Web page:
Sunday, March 23, 2008

find command real time examples

$ find . -name *.gif -exec ls {} \;

The -exec parameter holds the real power. When a file is found that matches the search criteria, the -exec parameter defines what to do with the file. This example tells the computer to:

1. Search from the current directory on down, using the dot (.) just after find.
2. Locate all files that have a name ending in .gif (graphic files).
3. List all found files, using the ls command.

The -exec parameter requires further scrutiny. When a filename is found that matches the search criteria, the find command executes the ls {} string, substituting the filename and path for the {} text. If saturn.gif was found in the search, find would execute this command:

$ ls ./gif_files/space/solar_system/saturn.gif

An important alternative to the -exec parameter is -ok; it behaves the same as -exec, but it prompts you to see if you want to run the command on that file. Suppose you want to remove most of the .txt files in your home directory, but you wish to do it on a file-by-file basis. Delete operations like the UNIX rm command are dangerous, because it's possible to inadvertently delete files that are important when they're found by an automated process like find; you might want to scrutinize all the files the system finds before removing them.

The following command lists all the .txt files in your home directory. To delete the files, you must enter Y or y when the find command prompts you for action by listing the filename:

$ find $HOME/. -name *.txt -ok rm {} \;

Each file found is listed, and the system pauses for you to enter Y or y. If you press the Enter key, the system won't delete the file.

If too many files are involved for you to spend time with the -ok parameter, a good rule of thumb is to run the find command with -exec to list the files that would be deleted; then, after examining the list to be sure no important files will be deleted, run the command again, replacing ls with rm.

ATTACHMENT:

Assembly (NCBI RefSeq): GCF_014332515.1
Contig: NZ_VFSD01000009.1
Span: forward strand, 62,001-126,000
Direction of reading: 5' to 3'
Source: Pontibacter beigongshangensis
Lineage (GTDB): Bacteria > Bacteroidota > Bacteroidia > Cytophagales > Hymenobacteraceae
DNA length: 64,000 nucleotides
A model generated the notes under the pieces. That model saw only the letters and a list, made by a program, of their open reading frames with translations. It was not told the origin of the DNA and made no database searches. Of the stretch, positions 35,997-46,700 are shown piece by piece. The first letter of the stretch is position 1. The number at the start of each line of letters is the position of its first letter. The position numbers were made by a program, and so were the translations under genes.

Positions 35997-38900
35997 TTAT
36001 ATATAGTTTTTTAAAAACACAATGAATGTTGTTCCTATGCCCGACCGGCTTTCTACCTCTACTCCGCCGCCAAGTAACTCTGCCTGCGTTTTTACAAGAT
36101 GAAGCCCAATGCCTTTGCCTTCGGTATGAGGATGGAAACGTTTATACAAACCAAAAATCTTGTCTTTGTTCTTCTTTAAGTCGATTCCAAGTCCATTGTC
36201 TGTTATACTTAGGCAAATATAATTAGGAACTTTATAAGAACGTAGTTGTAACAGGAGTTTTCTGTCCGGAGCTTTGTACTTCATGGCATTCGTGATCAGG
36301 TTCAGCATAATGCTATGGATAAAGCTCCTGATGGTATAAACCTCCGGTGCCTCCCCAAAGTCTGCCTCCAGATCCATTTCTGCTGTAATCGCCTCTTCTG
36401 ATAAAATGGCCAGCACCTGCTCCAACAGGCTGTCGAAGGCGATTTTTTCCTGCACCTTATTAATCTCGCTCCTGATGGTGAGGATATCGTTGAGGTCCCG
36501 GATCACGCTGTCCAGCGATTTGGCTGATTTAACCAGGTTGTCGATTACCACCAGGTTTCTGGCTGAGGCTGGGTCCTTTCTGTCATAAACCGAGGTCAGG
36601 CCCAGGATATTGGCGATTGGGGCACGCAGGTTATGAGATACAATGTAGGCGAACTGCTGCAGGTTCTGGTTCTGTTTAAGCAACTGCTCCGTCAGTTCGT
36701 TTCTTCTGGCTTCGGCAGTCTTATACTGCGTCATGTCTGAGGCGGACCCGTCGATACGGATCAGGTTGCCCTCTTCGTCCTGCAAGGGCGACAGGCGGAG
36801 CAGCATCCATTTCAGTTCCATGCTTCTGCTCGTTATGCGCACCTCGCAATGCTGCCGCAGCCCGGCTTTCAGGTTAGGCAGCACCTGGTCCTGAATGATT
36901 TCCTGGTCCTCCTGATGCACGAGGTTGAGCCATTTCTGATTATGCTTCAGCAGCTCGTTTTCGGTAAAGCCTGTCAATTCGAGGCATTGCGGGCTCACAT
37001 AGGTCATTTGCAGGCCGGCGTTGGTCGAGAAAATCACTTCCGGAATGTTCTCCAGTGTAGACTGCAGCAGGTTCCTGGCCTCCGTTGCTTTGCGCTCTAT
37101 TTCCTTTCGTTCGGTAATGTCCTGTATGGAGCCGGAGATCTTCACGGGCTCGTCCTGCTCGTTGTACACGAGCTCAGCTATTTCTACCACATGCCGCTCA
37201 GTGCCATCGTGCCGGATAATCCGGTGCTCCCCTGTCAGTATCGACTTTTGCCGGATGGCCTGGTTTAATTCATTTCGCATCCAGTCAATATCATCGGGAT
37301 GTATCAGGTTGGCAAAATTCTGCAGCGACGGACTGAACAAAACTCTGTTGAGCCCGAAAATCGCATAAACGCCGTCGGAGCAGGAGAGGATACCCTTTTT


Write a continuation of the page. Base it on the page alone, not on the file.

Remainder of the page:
Both -exec and -ok are useful, and you must decide which works best for you in your current situation. Remember, safety first!

Examples:

  • To remove all temp, swap and core files in the current directory.
$ find . \( -name '*.tmp* -o -name '*.swp' -o -name 'core' \) -exec rm {} \;

  • To copy the entire contents of a directory while preserving the permissions, times, and ownership of every file and subdirectory
$ cd /path/to/source/dir
$ find . | cpio -vdump /path/to/destination/dir


  • To list the first line in every text file in your home directory
$ find $HOME/. -name *.txt -exec head -n 1 -v {} \; > report.txt
$ less <>

  • To maintain LOG and TMP file storage space for applications that generate a lot of these files, you can put the following commands into a cron job that runs daily:
  • The first command runs all the directories (-type d) found in the $LOGDIR directory wherein a file's data has been modified within the last 24 hours (-mtime +0) and compresses them (compress -r {}) to save disk space. The second command deletes them (rm -f {}) if they are more than a work-week old (-mtime +5), to increase the free space on the disk. In this way, the cron job automatically keeps the directories for a window of time that you specify.
$ find $LOGDIR -type d -mtime +0 -exec compress -r {} \;
$ find $LOGDIR -type d -mtime +5 -exec rm -f {} \;

  • To find links that point to nothing
$ find / -type l -print | perl -nle '-e || print';

  • To list zero-length files
$ find . -empty -exec ls {} \;

  • To delete all *.tmp files in the home directory
$ find ~/. -name "*.tmp" | xargs rm
(or)
$ find ~/. -name "*.tmp" -exec rm {} \;

  • To see what hidden files in your home directory changed in the last 5 days:
$ find ~ -mtime -5 -name \.\*

  • If you know something has changed much more recently than that, say in the last 14 minutes, and want to know what it was there's the mmin argument:
$ find ~ -mmin 14 -name \.\*

  • To locate files that have been modified since some arbitrary date use this little trick:
$ touch -d "13 may 2001 17:54:19" date_marker
$ find . -newer date_marker

  • To find files created before that date, use the cnewer and negation conditions:
$ find . \! -cnewer date_marker

  • To find files containing between 600 to 700 characters, inclusive.
$ find . -size +599c -and -size -701c

Thus we can use find to list files of a certain size:

$ find /usr/bin -size 48k

  • To find empty files
$ find . -size 0c

  • Using the -empty argument is more efficient. To delete empty files in the current directory:
$ find . -empty -maxdepth 1 -exec rm {} \;

  • To locate files belonging to a certain user: